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Leopoldo II Bridge

The bridge Leopoldo II, better known as Manetti bridge, was built in 1833 by the architect Alessandro Manetti.
It is the second suspension bridge built in Italy and the first of its kind in Tuscany. It was made with an innovative technique of cables or ropes of wound iron wires, already tested in France and destined to be used in numerous other engineering works up to the present day.
The designer Alessandro Manetti, son of the architect Giuseppe Manetti, after various experiences in Paris, directed important works for the Grand Duchy of Tuscany in the field of reclamation, hydraulic works and roads.
The primary function of the bridge was to connect the Grand Ducal estates on the right bank, dominated by the Medici Villa in Poggio a Caiano, with those on the left bank, organized around the building of the Cascine di Tavola. Carriageable and with two raised sidewalks, it had a wooden structure suspended by 12 iron wire ropes resting on arch-shaped stone pylons and anchored on retaining boulders called "crowns". The structure lost its functionality in the first post-war period and, while still standing, it was necessary to forbid access. Its definitive end dates back to 1944, when the retreating German army blew up the remains of the bridge - like many of the structures on the Arno river and its tributaries. Since then, until its reconstruction, only the stone pillars and two of the "crowns" remained.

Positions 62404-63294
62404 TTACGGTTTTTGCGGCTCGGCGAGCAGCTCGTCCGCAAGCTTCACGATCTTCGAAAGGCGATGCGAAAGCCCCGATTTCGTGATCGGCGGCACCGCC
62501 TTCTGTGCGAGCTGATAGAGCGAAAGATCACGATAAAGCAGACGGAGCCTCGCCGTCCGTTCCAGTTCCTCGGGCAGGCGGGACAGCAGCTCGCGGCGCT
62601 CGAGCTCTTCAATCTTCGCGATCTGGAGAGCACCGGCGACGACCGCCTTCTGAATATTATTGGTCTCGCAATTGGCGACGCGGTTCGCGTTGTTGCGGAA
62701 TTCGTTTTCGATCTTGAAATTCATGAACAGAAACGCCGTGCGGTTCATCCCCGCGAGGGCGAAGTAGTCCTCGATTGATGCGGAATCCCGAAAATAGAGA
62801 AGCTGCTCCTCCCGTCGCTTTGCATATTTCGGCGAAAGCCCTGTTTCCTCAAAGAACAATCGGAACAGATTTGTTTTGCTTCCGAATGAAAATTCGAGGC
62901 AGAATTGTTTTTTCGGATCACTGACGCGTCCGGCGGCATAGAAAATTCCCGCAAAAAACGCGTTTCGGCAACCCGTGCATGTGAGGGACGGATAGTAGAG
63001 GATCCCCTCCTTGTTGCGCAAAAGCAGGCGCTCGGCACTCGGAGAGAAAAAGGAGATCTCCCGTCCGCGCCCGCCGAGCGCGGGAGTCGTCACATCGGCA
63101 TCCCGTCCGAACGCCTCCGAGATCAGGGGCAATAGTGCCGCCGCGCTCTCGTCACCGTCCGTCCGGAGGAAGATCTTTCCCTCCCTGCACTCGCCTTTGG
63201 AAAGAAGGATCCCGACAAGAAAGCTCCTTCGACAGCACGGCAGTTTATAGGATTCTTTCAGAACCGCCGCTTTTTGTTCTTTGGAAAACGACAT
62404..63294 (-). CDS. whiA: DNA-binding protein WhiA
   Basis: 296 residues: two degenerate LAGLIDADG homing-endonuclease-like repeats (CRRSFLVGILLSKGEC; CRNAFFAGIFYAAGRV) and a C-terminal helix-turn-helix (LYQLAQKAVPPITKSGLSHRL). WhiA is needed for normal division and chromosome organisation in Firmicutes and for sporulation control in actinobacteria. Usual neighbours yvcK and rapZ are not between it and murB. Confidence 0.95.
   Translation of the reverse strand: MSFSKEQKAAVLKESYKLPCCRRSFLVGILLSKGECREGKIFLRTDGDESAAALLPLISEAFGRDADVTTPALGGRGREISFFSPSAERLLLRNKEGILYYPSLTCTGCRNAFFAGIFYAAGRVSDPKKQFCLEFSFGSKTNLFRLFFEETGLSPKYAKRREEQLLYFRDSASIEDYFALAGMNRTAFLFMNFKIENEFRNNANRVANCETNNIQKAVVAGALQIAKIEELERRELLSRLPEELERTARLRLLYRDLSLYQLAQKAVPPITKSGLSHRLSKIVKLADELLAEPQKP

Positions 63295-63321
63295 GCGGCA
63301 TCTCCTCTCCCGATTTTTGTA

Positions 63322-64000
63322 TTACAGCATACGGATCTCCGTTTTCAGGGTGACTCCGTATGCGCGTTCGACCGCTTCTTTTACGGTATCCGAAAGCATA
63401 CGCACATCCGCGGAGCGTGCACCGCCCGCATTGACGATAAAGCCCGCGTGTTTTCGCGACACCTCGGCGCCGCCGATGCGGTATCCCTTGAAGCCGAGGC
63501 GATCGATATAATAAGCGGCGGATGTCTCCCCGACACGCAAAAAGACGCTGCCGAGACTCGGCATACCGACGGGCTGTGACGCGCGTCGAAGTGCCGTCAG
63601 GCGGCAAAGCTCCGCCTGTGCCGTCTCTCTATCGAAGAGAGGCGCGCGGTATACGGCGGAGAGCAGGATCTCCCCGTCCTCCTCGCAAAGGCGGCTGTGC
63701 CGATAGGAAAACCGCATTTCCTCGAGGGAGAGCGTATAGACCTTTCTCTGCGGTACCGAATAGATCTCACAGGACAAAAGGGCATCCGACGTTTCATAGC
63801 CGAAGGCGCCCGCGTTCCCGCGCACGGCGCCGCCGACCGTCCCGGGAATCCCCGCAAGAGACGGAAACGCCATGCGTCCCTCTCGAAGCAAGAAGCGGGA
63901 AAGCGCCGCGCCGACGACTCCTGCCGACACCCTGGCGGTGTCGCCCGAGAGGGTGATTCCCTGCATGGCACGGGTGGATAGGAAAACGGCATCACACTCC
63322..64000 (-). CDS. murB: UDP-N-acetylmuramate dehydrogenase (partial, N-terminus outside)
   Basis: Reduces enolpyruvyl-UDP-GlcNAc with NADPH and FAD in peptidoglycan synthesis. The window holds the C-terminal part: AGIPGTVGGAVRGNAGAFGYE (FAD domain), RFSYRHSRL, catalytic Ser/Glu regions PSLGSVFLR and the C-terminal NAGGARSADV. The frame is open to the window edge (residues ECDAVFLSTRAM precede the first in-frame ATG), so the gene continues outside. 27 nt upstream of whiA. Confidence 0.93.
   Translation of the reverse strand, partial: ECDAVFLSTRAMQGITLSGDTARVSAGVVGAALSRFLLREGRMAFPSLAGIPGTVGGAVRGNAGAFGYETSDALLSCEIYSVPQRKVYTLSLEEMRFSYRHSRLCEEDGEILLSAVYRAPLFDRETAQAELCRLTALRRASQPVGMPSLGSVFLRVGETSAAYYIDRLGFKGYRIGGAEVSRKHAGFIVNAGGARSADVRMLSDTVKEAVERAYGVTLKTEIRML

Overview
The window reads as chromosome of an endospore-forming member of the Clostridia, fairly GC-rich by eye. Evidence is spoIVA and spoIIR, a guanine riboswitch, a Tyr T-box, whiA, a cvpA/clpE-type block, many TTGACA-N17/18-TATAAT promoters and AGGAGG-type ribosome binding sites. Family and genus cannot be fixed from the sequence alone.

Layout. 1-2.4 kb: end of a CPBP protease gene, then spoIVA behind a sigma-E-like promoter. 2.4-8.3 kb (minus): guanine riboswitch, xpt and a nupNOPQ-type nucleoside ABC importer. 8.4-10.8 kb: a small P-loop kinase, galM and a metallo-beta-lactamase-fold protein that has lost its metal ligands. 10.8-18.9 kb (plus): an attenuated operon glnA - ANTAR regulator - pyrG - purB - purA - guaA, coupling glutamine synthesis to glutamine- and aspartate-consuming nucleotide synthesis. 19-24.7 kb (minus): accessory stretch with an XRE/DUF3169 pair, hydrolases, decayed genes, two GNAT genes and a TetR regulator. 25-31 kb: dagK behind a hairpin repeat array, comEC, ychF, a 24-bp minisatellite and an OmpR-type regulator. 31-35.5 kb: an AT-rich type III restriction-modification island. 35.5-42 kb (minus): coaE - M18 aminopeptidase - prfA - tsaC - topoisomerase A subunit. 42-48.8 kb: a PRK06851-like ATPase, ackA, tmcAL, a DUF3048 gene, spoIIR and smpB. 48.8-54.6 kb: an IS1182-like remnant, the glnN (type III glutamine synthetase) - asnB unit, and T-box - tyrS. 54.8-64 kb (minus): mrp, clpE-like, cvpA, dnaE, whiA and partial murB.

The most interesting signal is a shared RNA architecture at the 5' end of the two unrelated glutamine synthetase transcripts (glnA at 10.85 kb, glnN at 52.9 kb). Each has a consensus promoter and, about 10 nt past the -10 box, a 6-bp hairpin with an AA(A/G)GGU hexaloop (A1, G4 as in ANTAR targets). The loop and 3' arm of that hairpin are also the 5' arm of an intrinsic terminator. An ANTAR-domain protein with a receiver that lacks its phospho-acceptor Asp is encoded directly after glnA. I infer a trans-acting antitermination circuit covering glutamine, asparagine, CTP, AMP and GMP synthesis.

After about a century and a careful restoration - co-financed by the Municipalities of Prato and Poggio a Caiano, the Province of Prato and the Tuscan Region - from September 2019 the bridge connects again the two sides of the Ombrone river with a walkway and a cycle-pedestrian path, definitively rejoining the Medici naturalistic environmental system: the Cascine di Tavola in the Municipality of Prato with the Bargo Park in Poggio a Caiano.

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